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A Syndrome with Congenital Neutropenia and Mutations in G6PC3

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A Syndrome with Congenital Neutropenia and Mutations in G6PC3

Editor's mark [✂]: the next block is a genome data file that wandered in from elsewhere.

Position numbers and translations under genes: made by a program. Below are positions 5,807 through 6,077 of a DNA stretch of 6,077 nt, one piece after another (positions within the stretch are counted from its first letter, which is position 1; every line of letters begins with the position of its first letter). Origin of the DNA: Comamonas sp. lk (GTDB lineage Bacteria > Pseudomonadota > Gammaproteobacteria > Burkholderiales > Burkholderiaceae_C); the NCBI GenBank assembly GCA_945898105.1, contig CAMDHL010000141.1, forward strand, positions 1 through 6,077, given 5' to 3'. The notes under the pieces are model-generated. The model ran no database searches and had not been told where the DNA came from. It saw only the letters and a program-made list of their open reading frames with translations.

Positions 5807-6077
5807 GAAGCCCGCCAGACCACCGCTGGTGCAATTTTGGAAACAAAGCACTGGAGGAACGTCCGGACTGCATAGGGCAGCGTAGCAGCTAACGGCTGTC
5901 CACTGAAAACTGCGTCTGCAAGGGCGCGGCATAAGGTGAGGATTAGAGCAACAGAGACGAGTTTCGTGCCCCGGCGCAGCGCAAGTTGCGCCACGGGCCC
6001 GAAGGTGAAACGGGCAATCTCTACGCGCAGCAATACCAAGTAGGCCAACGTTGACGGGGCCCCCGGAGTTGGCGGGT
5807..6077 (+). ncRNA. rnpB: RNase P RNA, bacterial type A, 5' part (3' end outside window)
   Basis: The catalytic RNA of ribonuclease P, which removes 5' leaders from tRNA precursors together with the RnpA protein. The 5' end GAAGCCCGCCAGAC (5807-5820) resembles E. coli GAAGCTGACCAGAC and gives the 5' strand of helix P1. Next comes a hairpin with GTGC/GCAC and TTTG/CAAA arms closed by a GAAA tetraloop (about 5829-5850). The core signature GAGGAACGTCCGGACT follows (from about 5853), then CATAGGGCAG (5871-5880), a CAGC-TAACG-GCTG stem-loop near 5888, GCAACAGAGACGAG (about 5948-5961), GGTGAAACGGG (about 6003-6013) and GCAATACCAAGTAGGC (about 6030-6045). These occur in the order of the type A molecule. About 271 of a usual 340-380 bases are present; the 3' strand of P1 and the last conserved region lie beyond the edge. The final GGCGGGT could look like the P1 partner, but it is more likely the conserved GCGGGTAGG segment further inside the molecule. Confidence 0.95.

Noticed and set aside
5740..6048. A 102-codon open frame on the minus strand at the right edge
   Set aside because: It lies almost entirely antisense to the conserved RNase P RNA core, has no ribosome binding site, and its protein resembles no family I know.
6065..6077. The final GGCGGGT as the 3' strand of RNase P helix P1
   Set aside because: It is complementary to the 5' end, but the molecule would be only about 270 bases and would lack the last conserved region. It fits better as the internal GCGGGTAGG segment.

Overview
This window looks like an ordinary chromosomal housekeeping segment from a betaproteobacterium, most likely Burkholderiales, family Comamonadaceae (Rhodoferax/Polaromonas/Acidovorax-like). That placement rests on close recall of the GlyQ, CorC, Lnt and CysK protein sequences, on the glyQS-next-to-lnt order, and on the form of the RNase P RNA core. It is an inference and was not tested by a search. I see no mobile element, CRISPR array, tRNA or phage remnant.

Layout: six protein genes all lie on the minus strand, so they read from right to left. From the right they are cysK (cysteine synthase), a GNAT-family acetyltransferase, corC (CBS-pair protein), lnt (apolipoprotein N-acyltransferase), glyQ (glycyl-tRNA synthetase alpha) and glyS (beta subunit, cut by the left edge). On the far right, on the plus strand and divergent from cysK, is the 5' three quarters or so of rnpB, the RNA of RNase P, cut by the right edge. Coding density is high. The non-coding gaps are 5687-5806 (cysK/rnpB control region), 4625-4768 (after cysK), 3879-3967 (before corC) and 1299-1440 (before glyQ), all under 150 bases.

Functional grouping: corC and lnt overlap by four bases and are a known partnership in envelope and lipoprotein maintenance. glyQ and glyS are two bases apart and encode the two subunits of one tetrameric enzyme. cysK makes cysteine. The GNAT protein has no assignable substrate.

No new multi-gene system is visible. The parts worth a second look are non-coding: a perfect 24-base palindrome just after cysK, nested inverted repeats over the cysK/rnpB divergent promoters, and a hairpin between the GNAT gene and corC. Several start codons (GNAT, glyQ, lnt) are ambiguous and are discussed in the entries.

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  A novel syndrome with congenital neutropenia caused bymutations in G6PC3  Kaan Boztug, M.D. 1, Giridharan Appaswamy, M.Sc. *,1, Angel Ashikov, Ph.D. *,2, Alejandro A.Schäffer, Ph.D. 4, Ulrich Salzer, M.D. 5, Jana Diestelhorst, B.Sc. 1, Manuela Germeshausen,Ph.D. 1, Gudrun Brandes, M.D. 3, Jacqueline Lee-Gossler, M.Sc. 1, Fatih Noyan, Ph.D. 1, Anna-Katherina Gatzke, M.Sc. 1, Milen Minkov, M.D., Ph.D. 6, Johann Greil, M.D. 7, Christian Kratz,M.D. 8, Theoni Petropoulou, M.D. 9, Isabelle Pellier, M.D. 10, Christine Bellanné-Chantelot,Pharm.D., Ph.D. 11, Nima Rezaei, M.D. 12, Kirsten Mönkemöller, M.D. 13, Noha Irani-Hakimeh,M.D. 14, Hans Bakker, Ph.D. 2, Rita Gerardy-Schahn, Ph.D. 2, Cornelia Zeidler, M.D. 1, BodoGrimbacher, M.D. 15, Karl Welte, M.D. 1, and Christoph Klein, M.D., Ph.D. 1 1  Departments of Pediatric Hematology/Oncology, Hannover Medical School, Germany 2  Departments of Cellular Chemistry, Hannover Medical School, Germany 3  Departments of Cell Biology, Hannover Medical School, Germany 4  National Center for Biotechnology Information, NIH, DHHS, Bethesda, MD, USA 5  Department of Rheumatology and Clinical Immunology, University Medical Center Freiburg,Freiburg, Germany 6  St. Anna Children’s Hospital, Vienna, Austria 7  Department of Pediatric Oncology, Hematology and Immunology, Children’s Hospital, Universityof Heidelberg, Germany 8  Division of, Pediatric Hematology/Oncology, Department of Pediatrics and Adolescent Medicine,University of Freiburg, Germany 9  1 st Department of Pediatrics, Aghia Sophia Children’s Hospital, University of Athens, Greece 10  Department of Pediatric Hematology, Immunology and Oncology, CHU Angers, France 11  Department of Genetics, AP-HP Pitié-Salpétrière, Paris, France Correspondence:, Christoph Klein, MD, PhD, Department of Pediatric Hematology/Oncology, Medical School Hannover, Carl-Neuberg-Straße 1, D-30625 Hannover, Germany, E-mail: Klein.Christoph@mh-hannover.de, Phone: +49-511-532-6718, Fax: +49-511-532-9120.*Authors contributed equally Author contributions K.B. designed and performed most of the experiments and identified the first G6PC3  mutation, wrote the initial draft of the manuscriptand critically participated in all further revisions of the manuscript. G.A. performed immunoblot analyses and caspase activation assays.A.A. performed phosphatase assays. A.A.S. performed linkage analysis computations, chose microsatellite markers to genotype in thelinkage region and wrote parts of the manuscript. U.S. provided laboratory resources for genotyping and tested whether control individualscarry the R253H mutation. J.D. performed sequencing of candidate genes and sequenced patients for  ELA2 ,  HAX1 , and G6PC3  mutations.M.G. sequenced  ELA2 ,  HAX1 , G6PC3  and CSFR3  in patient samples. G.B. performed electron microscopy studies. J.L.-G. performedcandidate gene sequencing. F.N. helped with cloning of retroviral vectors. A.-K.G. performed E. coli killing assays. M.M., J.G., C.Kr.,T.P., I.P., C.B.-C., N.R., K.M. and N.I.-H. obtained clinical samples and provided clinical data. H.B. and R.G.-S. supervised A.A. andwere involved in critical discussions. C.Z. cared for patients and collected data in the SCN patient registry. B.G. provided laboratoryresources and assisted A.A.S. K.W. provided resources for the SCN registry and significant help to carry out this study. C.Kl. designedand initiated the study, directed the course of investigations, provided laboratory and financial resources, and wrote the manuscripttogether with K.B.K.B., A.A.S. and C.Kl. analyzed the data in this study. C.Kl. decided to publish this manuscript and vouches for the data. Disclosure K.W. is sponsored by Amgen, receiving royalities on G-CSF patent. NIH Public Access Author Manuscript  N Engl J Med  . Author manuscript; available in PMC 2009 November 17. Published in final edited form as:  N Engl J Med  . 2009 January 1; 360(1): 3243. doi:10.1056/NEJMoa0805051. N I  H -P A A  u t  h  or M an u s  c r i   p t  N I  H -P A A  u t  h  or M an u s  c r i   p t  N I  H -P A A  u t  h  or M an u s  c r i   p t    12  Immunology, Asthma and, Allergy Research Institute, Tehran University of Medical Sciences,Tehran, Iran 13  Department of, General Pediatrics, Children’s Hospital Amsterdamer Straße, Cologne, Germany 14  Department of, Laboratory Medicine, Saint Georges University Hospital, Beirut, Lebanon 15  Department of, Immunology, Royal Free Hospital and University College London, London, UK Abstract Background— Severe congenital neutropenia (SCN) is characterized by early onset of severebacterial infections due to a paucity of mature neutrophils. There is also an increased risk of leukemia.The genetic causes of SCN are unknown in many patients. Methods— Genome-wide genotyping and linkage analysis were performed on two consanguineouspedigrees with a total of five children affected with SCN. Candidate genes from the linkage intervalwere sequenced. Functional assays and reconstitution experiments were carried out. Results— All index patients had susceptibility to bacterial infections and myeloid maturation arrestin the bone marrow; some had structural heart defects and venous angiectasia on the trunk andextremities. Linkage analysis of the two index families yielded a combined multipoint LOD scoreof 5.74 on a linkage interval on chromosome 17q21. Sequencing of the candidate gene glucose-6- phosphatase catalytic subunit 3 (G6PC3)  revealed a homozygous missense mutation in exon 6 in allaffected children in the two families, abrogating enzymatic activity of Glucose-6-phosphatase.Neutrophils and fibroblasts of patients had increased susceptibility to apoptosis. Myeloid cellsshowed evidence of increased endoplasmic reticulum stress and increased activity of GSK3 β . Weidentified seven additional, unrelated SCN patients with syndromic features and distinct biallelicmutations in G6PC3 . Conclusions— Defective function of G6PC3 defines a novel SCN syndrome associated withcardiac and urogenital malformations.Syndromes associated with congenital neutropenia are a heterogeneous group of disorders 1 , 2 . Severe congenital neutropenia was described more than 50 years ago by Kostmann 3 , 4 . Inthese syndromes, the paucity of neutrophils in peripheral blood causes life-threatening bacterialinfections early in life. Most patients respond to recombinant human granulocyte-stimulatingfactor (rh-G-CSF), which increases peripheral neutrophil counts and decreases the frequencyand severity of infections 5 . Nonetheless, patients may remain at risk for both infectiouscomplications and the development of clonal disorders of hematopoiesis such asmyelodysplastic syndrome or acute myeloid leukemia 6 .Considerable progress has been made in identifying the molecular defects that cause congenitalneutropenia 7 , 8 . Many patients with severe congenital or cyclic neutropenia have aheterozygous mutation in the neutrophil elastase (ELA2)  gene 9 – 11 . We recently identifiedhomozygous mutations in  HAX1  in a subgroup of patients with autosomal recessive severecongenital neutropenia 12 . In addition, mutations in WAS    13, 14  and GFI1 15  have beenassociated with a phenotype resembling Kostmann’s syndrome. In many patients withcongenital neutropenia, however, the underlying molecular cause remains unknown. Despiterecent insights into the role of apoptosis 12 , 16 , 17  the mechanisms of neutropenia and the risk of leukemia in severe congenital neutropenia are incompletely understood.Here we report a syndrome, which to our knowledge has not been previously recognized,associating severe congenital neutropenia with extra-hematopoietic features, which is causedby bi-allelic mutations in the gene encoding the glucose-6-phosphate catalytic subunit 3( G6PC3 ). Boztug et al.Page 2  N Engl J Med  . Author manuscript; available in PMC 2009 November 17. N I  H -P A A  u t  h  or M an u s  c r i   p t  N I  H -P A A  u t  h  or M an u s  c r i   p t  N I  H -P A A  u t  h  or M an u s  c r i   p t    Methods Patients and controls Blood and bone marrow samples from patients and healthy individuals were taken uponinformed consent. The study was approved by the institutional review board at HannoverMedical School. Genome-wide linkage analysis We genotyped microsatellite markers in a whole genome scan for family SCN-I. Equipmentand protocols for genotyping were as described previously 12 . The genetic linkage analysis wasdone using a combination of quantitative and qualitative syllogisms. The quantitative decisionswere made using LOD scores and optimal recombination fractions computed with the softwareSuperlink  18 , 19 . For LOD score computations, we modeled neutropenia as a fully penetrantautosomal recessive disease with no phenocopies and disease allele frequency 0.001. TheMarshfield map 20  was used to select usefully positioned markers for fine mapping. For details,see Supplementary Information. Amplification and sequence analysis of the G6PC3   gene Exons and flanking intron-exon boundaries from candidate genes were PCR-amplified andanalyzed using an ABI Prism 3130 DNA Sequencer and the DNA Sequencing Analysissoftware version 3.4 (Applied Biosystems, Foster City, CA, USA) and Sequencer version 3.4.1(Gene Codes Corporation, Ann Arbor, USA). For primer sequences and details on therestriction length polymorphism analysis to analyze the frequency of the R253H mutation inhealthy controls, refer to Supplementary Methods. Isolation of early myeloid progenitors from bone marrow Promyelocytes were sorted by FACS as described previously with minor modifcations 17 . Real-Time PCR analysis Gene expression analysis of G6PC3  and  HSPA5/Bip/Grp78   was performed using a Lightcycles2.0 (Roche). See Supplement for details. Determination of enzymatic activity of wildtype and mutant G6PC3 The complete open reading frames of wild type and mutant G6PC3  were PCR amplified andcloned in pYES-cup1 (modified from pYES-NT (Invitrogen) as described in 21  and expressedin Saccharomyces cerevisiae. The 100,000 g microsomal fraction was assayed for glucose-6–phosphate (G6P) hydrolysis to glucose by addition of [ 14 C]G6P (MP Biomedicals). Released[ 14 C]glucose was separated from G6P by anion exchange and measured in the eluate by liquidscintillation. Immunoblot analyses Whole cell lysates from primary granulocytes were separated by SDS-PAGE, blotted andstained with antibodies against phospho-Mcl-1 (Ser159/Thr163), total GSK3 β phospho-GSK3 β  (Ser9) (all from Cell Signaling/New England Biolabs, Frankfurt am Main, Germany),Bip/Grp78 (BD Biosciences, Heidelberg, Germany) and GAPDH (Santa CruzBiotechnologies, Heidelberg, Germany). Please refer to the supplement for further information. Electron microscopy Bone marrow samples from patients and healthy controls were subjected to hypotonic lysis.Fixation and electron microscopy were performed as described previously 22 . Boztug et al.Page 3  N Engl J Med  . Author manuscript; available in PMC 2009 November 17. N I  H -P A A  u t  h  or M an u s  c r i   p t  N I  H -P A A  u t  h  or M an u s  c r i   p t  N I  H -P A A  u t  h  or M an u s  c r i   p t    Retroviral gene transfer experiments The human G6PC3  cDNA was cloned into a bicistronic retroviral MMP vector 23  containingmurine cd24  as a marker gene. RD114-pseudotyped retroviral particles were generated bytripartite transfection of MMP-based vectors together with the envelope plasmid and thepackaging plasmid mPD.old.gag/pol into the HEK 293T cell line. Transduction of CD34+ cellsand myeloid differentiation was performed as described previously 12 . Apoptosis assays Apoptosis in peripheral blood neutrophils or in vitro differentiated myeloid cells was inducedusing TNF- α  (50 ng/ml), thapsigargin (10 μ M) or tunicamycin (5 μ g/ml; all from Sigma) andassessed by Annexin-V (Invitrogen)/propidium iodide (Sigma) staining. In fibroblasts,apoptosis was induced using 5mM dithiothreitol (Roche). Caspase 3/7 activation was assessedas described previously 12 . For details, refer to Supplementary information. Results Clinical Findings Table 1 lists the main features of the five patients we studied. The siblings P1 and P2, born toconsanguineous parents of Aramean descent, presented with neonatal sepsis. their extendedpedigree is denoted SCN-I (Suppl. Fig. 1). Further workup in their first year of life revealedsevere neutropenia, apparently congenital, with a paucity of mature neutrophils in peripheralblood and bone marrow. Phenotypically, bone marrow smears showed a pathognomonicmaturation arrest at the stage of promyelocytes/myelocytes ( Fig. 1a, b and Suppl. Table 1).Erythrocyte counts were normal. Platelet counts in P1 ranged from 73,000–425,000, while P2had normal platelet counts. Both patients had unusually prominent subcutaneous veins and/orvenous angiectasia (Fig 1c); P1 had atrial septal defect (ASD) type II, and P2 had cor triatriatum(Fig. 1d) and hepatosplenomegaly. Genealogical investigations revealed that the SCN-Ipedigree could be extended to include two additional sibships each having one child alsoaffected by severe congenital neutropenia and ASD-II (Patients #3 and 4, Suppl. Fig. 1). Wealso identified a child with severe congenital neutropenia in a second consanguineous pedigree(SCN-II) from the same ethnic background (Patient #5). All patients received recombinanthuman G-CSF (rh-G-CSF) and responded with an increase in peripheral neutrophil counts. Genetic Studies Mutations in both  ELA2 10  and  HAX1 12  were excluded in all five index patients. Genetic linkageanalysis gave statistical evidence that the gene mutated in SCN-I is located on chromosome17q21 between D17S1299 (36.2Mb, 62.0cM) and D17S1290 (53.7Mb, 82.0cM) (Fig. 2a andSupplementary Results). We carried out a series of fine mapping steps in SCN-I and SCN-IIand were able to genotype an additional 13 microsatellite markers between D17S1299 andD17S1290 in SCN-I, and 11 of these in SCN-II. Supplementary Table 2 shows single-markerLOD scores. Assuming that the same gene is mutated in all five affected children, the maximallinkage interval spanned from D17S1789 (39.1Mb, 63.1cM) to D17S791 (42.2Mb, 64.2cM).Using D17S932, D17S950, and D17S806, the peak multipoint LOD score in SCN-I alone was4.98, and the peak two-pedigree multipoint LOD score was 5.74.Several candidate genes were identified in the SCN-I linkage interval (Supplementary Table3). Of these, G6PC3 , encoding the glucose-6-phosphatase catalytic subunit-3, and located inthe narrowest possible linkage interval, was a plausible candidate, because abnormal glucosemetabolism has been implicated in neutropenia. in glycogen storage disease type Ibpatients 24 . DNA sequencing revealed a homozygous missense mutation in exon 6 of the G6PC3  gene (c. G758A, p. R253H) (Fig. 2b). This mutation was found in all four affected Boztug et al.Page 4  N Engl J Med  . Author manuscript; available in PMC 2009 November 17. N I  H -P A A  u t  h  or M an u s  c r i   p t  N I  H -P A A  u t  h  or M an u s  c r i   p t  N I  H -P A A  u t  h  or M an u s  c r i   p t    children in SCN-I and in the affected child in SCN-II. All parents were heterozygous at thisposition, confirming autosomal recessive inheritance of a germline missense mutation. Withrestriction site analysis, the G6PC3 R253H  allele was not found in 192 healthy central Europeanindividuals. An in silico  sequence analysis using SIFT 25  predicted that the probability of thismutation being benign was 0.01; analysis with Polyphen 26  predicted that the R253H mutationis probably damaging to protein function, as expected since R253 is conserved in multiplespecies including mammals, amphibians, bony fish, and insects. Functional StudiesEnzymatic Activity of G6PC3 R253H  — G6PC3 wildtype  and G6PC3 R253H  were expressed in Saccharomyces cerevisiae.  Microsomes were isolated from yeast transfected withG6PC3 wildtype  or G6PC3 R253H , and assayed for phosphatase activity. G6PC3 wildtype hydrolyzed glucose-6-phosphate and the universal substrate p-Nitrophenylphosphate (pNPP),as demonstrated by radioactive ( Fig. 2c) and spectrometric (Suppl. Fig. 3) assays, respectively.In contrast, the level of enzymatic activity of mutant G6PC3 R253H  did not exceed thephosphatase level in yeast transfected with an empty vector. Apoptosis: Similar to patients with mutations in  ELA2 10  or  HAX1 12 , peripheral bloodneutrophils had an increased rate of spontaneous apoptosis in all five patients tested. Apoptosiswas also markedly accelerated in patients’ neutrophils after induction with either TNF- α  (Fig.3a) or tunicamycin (data not shown), as assessed by Annexin-V staining and a test forcaspase-3/7 activation, respectively (see also Suppl. Fig. 4). Since G6PC3  is a ubiquitouslyexpressed gene and since the phenotype of our patients was not restricted to the hematopoieticsystem, we tested non-hematopoietic cells for susceptibility to apoptosis. Skin fibroblasts fromG6PC3-deficient patients displayed an increased susceptibility to apoptosis following DTT-induced stress to the endoplasmic reticulum ( Fig. 3b).To provide further evidence that this novel form of SCN is caused by mutations in G6PC3 , weperformed reconstitution experiments to correct premature apoptosis in myeloid cells.CD34 +  hematopoietic stem cells from two patients were isolated and transduced with retroviralconstructs containing either the wildtype G6PC3  cDNA sequence and murine CD24  as areporter gene (MMP-G6PC3-mCD24) or the reporter gene only (MMP-mCD24). Upon invitro  differentiation in the presence of recombinant human G-CSF and GM-CSF, cells wereexposed to tunicamycin to induce apoptosis and analyzed by flow cytometry by gating onmCD24-positive cells. In control-transduced cells from a patient, exposure to tunicamycininduced a high degree of apoptosis (29.99% Annexin-V positive +4.63% AnnexinV/propidiumiodide double positive cells), whereas in G6PC3-transduced cells, apoptosis was reduced(17.86% + 1.90%) (Fig 3c; Suppl. Fig. 5). We tested the function of neutrophils in G6PC3-deficient neutrophils. Both phagosomal lysis of  E. coli  and the oxidative burst were comparableto neutrophils from healthy control individuals (Suppl. Fig. 6). Endoplasmic reticulum stress: Endoplasmic reticulum (ER) stress and the unfolded proteinresponse have been linked to the pathophysiology of aberrant organogenesis 27 , includingstructural heart defects 28 , and congenital neutropenia caused by mutations in neutrophilelastase (ELA2) 17 , 29 . We therefore sought evidence for increased endoplasmic reticulum stressin our patients. Transmission electron microscopy of bone marrow cells from all four G6PC3-deficient patients analyzed showed an enlarged rough ER in myeloid progenitor cells ascompared with such cells from a healthy individual (Fig. 4a, 4b), consistent with increased ERstress (Suppl. Fig. 7 shows electron microscopy in other patients). BiP mRNA, another markerof increased ER stress, was measured by RT-PCR in bone marrow promyelocytes isolated byflow cytometry. The BiP mRNA level was increased in promyelocytes from both patients testedcompared to promyelocytes from healthy individuals ( Fig. 4c). Boztug et al.Page 5  N Engl J Med  . Author manuscript; available in PMC 2009 November 17. N I  H -P A A  u t  h  or M an u s  c r i   p t  N I  H -P A A  u t  h  or M an u s  c r i   p t  N I  H -P A A  u t  h  or M an u s  c r i   p t